The number of heatstroke victims rushed to hospitals between May 31 and Sunday totaled 31,579 nationwide, the Fire and Disaster Management Agency said Tuesday.
Among them, 132 people died of heatstroke shortly after being hospitalized, according to the agency’s preliminary report.
In July alone, 17,680 people were taken to hospitals for heatstroke, of whom 94 died. Both figures were record highs for the month since the agency started compiling data in 2008.
August is seeing a continued high occurrence of heatstroke.
“Statistics are moving at the worst pace since 2008, when our agency began to compile relevant data, so we want people to remain alert. Late-summer heat is expected to stay intense,” an agency official said.
Among those hospitalized, 1,170 people, or 3.7 percent, showed severe heatstroke symptoms upon arrival, and 11,266, or 35.7 percent, exhibited moderate symptoms, while 17,922 people, or 56.8 percent, had mild symptoms.
By age bracket, 47.7 percent were 65 or older.
The Meteorological Agency said intense heat waves continued to engulf a wide area of the archipelago Tuesday under the influence of a high-pressure ridge over the Pacific.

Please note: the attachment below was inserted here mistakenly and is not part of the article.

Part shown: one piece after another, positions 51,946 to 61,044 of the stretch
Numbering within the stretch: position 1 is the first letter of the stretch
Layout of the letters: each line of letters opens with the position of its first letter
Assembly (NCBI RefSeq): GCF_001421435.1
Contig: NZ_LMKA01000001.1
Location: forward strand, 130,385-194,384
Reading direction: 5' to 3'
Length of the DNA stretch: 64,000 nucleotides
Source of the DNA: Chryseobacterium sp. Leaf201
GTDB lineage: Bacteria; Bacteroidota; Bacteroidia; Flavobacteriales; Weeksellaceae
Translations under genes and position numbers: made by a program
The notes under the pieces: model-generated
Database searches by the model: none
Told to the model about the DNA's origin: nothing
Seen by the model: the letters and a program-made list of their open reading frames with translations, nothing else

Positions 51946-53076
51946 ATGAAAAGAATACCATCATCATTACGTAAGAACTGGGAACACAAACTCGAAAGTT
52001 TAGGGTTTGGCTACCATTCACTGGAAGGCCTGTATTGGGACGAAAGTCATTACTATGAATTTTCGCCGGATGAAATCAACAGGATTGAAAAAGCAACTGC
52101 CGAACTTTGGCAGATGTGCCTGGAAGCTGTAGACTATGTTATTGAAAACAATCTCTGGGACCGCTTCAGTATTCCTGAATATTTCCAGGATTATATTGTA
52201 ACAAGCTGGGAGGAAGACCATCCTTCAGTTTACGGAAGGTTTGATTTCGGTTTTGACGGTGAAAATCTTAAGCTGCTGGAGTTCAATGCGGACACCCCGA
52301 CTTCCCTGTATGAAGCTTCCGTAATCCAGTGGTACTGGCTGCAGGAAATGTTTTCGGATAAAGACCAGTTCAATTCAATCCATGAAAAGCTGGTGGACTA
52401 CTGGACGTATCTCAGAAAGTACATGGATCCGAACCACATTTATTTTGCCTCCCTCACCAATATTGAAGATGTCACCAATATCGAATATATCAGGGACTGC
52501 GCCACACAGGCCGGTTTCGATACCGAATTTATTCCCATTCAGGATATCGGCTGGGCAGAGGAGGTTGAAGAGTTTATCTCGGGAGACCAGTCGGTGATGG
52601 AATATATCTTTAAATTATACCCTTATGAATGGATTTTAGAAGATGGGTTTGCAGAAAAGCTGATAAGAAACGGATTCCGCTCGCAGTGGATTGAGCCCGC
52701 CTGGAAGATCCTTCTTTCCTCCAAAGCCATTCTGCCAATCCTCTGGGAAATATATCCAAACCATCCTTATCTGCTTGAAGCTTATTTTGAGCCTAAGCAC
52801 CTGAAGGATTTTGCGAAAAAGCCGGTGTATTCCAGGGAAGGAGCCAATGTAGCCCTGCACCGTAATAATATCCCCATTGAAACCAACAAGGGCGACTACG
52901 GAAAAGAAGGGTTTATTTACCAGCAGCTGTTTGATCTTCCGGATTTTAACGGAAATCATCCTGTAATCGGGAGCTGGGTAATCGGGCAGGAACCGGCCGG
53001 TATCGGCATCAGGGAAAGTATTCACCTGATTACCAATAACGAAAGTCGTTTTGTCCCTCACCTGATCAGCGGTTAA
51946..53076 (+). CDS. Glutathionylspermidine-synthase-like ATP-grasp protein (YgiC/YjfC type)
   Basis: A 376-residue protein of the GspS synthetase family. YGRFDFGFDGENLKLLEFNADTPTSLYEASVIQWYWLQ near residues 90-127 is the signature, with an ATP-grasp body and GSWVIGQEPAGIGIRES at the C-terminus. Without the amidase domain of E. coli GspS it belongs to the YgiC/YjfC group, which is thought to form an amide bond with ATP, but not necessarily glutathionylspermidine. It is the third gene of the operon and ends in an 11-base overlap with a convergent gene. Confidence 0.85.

The mercury topped 35 for the third straight day in the Otemachi business district in central Tokyo, the agency said.
Experts advise drinking water and taking salt to avoid dehydration.
Yutaka Inaba, a professor of public hygiene at Jissen Women’s University, said there is a misunderstanding that people suffer heatstroke only while outdoors. People are also at risk indoors as well, he said.
Elderly people tend not to drink enough water before going to bed because they don’t want to have to go to the bathroom during the night, Inaba said, but they should take water or a sports drink before sleeping.
“A cup of water with a teaspoon of salt or with one ‘umeboshi’ (pickled plum) would help,” he said.
Yoko Kajiwara, a professor of sports science at Bunkyo University, said many elderly people have died in their homes with the air conditioners turned off.
When the temperature is high, people should use air conditioners even just for a few hours when they sleep, she said.
In a time of both misinformation and too much information, quality journalism is more crucial than ever.
By subscribing, you can help us get the story right.